Despite an undergrad concentration in bioethics that included a seminar on Reproductive Ethics, I wasn't aware of this chapter of in vitro fertilization history:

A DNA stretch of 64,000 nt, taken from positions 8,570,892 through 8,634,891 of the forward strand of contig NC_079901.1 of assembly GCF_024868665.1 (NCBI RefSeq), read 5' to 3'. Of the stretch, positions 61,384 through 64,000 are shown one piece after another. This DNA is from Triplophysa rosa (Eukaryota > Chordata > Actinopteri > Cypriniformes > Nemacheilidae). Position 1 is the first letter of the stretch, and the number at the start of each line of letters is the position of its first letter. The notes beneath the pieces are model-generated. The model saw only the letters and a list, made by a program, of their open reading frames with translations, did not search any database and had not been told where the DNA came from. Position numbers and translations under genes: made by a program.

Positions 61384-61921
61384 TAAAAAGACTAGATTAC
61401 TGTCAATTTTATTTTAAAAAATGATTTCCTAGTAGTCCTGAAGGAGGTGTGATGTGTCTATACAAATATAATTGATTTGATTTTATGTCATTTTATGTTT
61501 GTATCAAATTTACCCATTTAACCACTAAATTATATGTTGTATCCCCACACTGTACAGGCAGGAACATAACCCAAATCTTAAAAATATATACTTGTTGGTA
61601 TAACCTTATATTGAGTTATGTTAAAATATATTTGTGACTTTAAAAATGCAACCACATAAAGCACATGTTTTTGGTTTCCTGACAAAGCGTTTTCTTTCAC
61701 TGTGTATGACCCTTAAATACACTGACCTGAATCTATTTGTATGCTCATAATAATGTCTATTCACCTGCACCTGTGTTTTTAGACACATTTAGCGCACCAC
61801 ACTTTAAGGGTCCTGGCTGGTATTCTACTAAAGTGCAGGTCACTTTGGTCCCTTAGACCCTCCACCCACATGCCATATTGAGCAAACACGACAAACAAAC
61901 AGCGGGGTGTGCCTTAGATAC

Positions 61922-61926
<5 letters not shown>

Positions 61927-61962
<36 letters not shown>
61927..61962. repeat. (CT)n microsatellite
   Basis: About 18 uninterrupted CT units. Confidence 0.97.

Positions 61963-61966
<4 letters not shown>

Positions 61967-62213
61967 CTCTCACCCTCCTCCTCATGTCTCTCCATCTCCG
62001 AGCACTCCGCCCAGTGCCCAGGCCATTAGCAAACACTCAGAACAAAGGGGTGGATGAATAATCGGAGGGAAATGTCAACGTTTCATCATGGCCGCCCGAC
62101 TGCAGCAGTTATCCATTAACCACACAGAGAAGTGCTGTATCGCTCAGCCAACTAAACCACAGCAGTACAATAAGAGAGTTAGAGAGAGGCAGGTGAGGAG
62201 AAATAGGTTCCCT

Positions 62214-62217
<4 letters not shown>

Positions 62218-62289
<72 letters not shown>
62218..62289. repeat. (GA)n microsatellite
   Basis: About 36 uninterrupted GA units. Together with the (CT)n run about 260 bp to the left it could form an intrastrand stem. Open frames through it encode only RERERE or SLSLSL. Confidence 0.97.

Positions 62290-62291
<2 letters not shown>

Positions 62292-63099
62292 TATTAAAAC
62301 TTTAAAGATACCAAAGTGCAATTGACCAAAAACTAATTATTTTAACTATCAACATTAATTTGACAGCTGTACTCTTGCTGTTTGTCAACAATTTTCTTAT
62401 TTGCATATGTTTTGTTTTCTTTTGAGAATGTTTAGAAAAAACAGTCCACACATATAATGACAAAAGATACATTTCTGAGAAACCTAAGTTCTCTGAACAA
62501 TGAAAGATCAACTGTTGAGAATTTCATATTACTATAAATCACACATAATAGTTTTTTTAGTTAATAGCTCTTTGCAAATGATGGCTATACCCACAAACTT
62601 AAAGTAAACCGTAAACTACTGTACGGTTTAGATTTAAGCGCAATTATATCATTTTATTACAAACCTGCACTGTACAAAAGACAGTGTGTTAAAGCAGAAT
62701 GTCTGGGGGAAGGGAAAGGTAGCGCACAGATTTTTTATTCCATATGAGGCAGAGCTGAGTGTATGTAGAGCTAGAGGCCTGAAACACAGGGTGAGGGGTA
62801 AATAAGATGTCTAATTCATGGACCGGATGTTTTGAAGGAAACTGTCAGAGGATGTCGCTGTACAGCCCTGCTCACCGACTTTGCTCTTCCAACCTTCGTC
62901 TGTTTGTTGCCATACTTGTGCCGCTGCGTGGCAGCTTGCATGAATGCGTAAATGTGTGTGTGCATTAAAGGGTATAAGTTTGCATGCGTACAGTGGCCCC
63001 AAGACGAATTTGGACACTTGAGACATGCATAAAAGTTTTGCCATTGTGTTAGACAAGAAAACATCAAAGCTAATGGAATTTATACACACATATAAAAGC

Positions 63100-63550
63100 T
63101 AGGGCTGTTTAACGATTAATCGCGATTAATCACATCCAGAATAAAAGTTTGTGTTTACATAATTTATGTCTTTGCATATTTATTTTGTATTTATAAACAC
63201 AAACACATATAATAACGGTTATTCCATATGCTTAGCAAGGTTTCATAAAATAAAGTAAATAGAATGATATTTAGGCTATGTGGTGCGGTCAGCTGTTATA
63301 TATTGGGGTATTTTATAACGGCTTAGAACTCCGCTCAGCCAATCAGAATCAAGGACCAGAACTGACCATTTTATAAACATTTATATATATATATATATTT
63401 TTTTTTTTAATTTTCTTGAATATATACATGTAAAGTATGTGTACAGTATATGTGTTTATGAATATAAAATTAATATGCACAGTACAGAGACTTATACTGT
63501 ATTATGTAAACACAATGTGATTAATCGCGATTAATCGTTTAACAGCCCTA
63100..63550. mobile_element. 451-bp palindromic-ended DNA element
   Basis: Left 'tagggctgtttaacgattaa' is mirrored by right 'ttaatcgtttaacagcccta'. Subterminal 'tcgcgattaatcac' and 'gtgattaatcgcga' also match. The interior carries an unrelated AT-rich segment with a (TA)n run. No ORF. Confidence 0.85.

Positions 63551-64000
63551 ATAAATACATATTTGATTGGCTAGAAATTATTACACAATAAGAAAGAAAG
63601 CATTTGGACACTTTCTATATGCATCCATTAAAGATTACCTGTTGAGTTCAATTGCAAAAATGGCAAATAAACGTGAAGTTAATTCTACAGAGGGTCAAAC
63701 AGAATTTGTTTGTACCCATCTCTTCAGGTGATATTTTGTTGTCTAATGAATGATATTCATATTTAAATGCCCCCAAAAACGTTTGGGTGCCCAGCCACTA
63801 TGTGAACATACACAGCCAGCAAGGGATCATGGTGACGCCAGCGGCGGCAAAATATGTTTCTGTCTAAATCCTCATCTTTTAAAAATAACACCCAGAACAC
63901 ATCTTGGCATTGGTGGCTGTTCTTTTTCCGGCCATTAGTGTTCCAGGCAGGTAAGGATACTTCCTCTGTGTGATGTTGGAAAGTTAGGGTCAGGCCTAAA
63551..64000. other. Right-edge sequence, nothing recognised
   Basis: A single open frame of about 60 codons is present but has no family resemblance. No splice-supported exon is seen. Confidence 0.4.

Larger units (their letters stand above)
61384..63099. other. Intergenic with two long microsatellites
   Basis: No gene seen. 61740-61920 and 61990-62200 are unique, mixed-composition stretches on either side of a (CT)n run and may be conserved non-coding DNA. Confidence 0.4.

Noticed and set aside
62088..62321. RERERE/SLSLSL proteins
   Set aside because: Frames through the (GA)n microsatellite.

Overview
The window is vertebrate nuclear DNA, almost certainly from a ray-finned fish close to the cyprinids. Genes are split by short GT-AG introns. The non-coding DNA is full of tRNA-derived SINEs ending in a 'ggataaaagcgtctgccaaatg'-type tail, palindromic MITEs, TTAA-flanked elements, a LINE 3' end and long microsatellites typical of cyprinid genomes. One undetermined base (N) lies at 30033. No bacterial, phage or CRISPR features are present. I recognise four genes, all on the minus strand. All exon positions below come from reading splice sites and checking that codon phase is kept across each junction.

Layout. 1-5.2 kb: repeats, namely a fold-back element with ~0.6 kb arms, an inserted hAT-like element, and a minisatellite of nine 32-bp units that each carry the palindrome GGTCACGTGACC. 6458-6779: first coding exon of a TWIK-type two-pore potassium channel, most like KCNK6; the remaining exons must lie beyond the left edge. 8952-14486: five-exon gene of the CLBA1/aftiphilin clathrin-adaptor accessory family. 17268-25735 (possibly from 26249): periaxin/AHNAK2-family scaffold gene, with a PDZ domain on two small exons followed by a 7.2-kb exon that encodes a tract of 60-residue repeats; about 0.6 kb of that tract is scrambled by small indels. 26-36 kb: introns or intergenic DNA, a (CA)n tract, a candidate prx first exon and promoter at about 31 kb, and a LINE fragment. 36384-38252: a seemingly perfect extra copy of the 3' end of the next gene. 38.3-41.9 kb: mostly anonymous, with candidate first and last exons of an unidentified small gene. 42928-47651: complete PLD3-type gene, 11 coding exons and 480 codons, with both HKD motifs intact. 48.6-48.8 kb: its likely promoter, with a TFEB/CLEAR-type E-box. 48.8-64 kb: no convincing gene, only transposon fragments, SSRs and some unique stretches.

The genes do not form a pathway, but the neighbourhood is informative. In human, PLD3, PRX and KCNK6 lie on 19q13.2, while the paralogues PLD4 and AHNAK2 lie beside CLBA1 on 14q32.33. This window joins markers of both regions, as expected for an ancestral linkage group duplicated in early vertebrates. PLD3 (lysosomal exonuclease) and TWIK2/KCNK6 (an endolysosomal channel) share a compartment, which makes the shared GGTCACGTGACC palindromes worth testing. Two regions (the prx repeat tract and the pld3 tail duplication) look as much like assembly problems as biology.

Back then, doctors extracted women’s eggs surgically under general anesthesia. The risks of infection, organ damage and even death from the procedure may have been justifiable for an infertile woman going through I.V.F., but not for a donor. So early researchers borrowed a trick from animal husbandry: when the donor ovulated, she was inseminated with the recipient’s husband’s sperm, the embryo formed in her body and, four to six days later, was flushed out of the uterus and transferred to the intended mother. This adapted procedure “was problematic in many ways,” said Dr. Richard Paulson, chief of reproductive endocrinology and infertility at the University of Southern California’s Keck School of Medicine in Los Angeles and a pioneer in the development of egg donation. For one thing, if the doctors missed the embryo, the donor could wind up pregnant.I didn't even know you could "flush out" an embryo from a uterus without destroying it (as opponents of the morning after pill worry that Plan B does in preventing a fertilized egg from attaching to the uterine wall). It seems incredible that physicians ever could have taken such a risk. Presumably they used hormones similar to those in Plan B in order to render the egg donor's uterus inhospitable to the embryo, but surely many embryos were deliberately created and then lost in the process of recapturing them from the donor.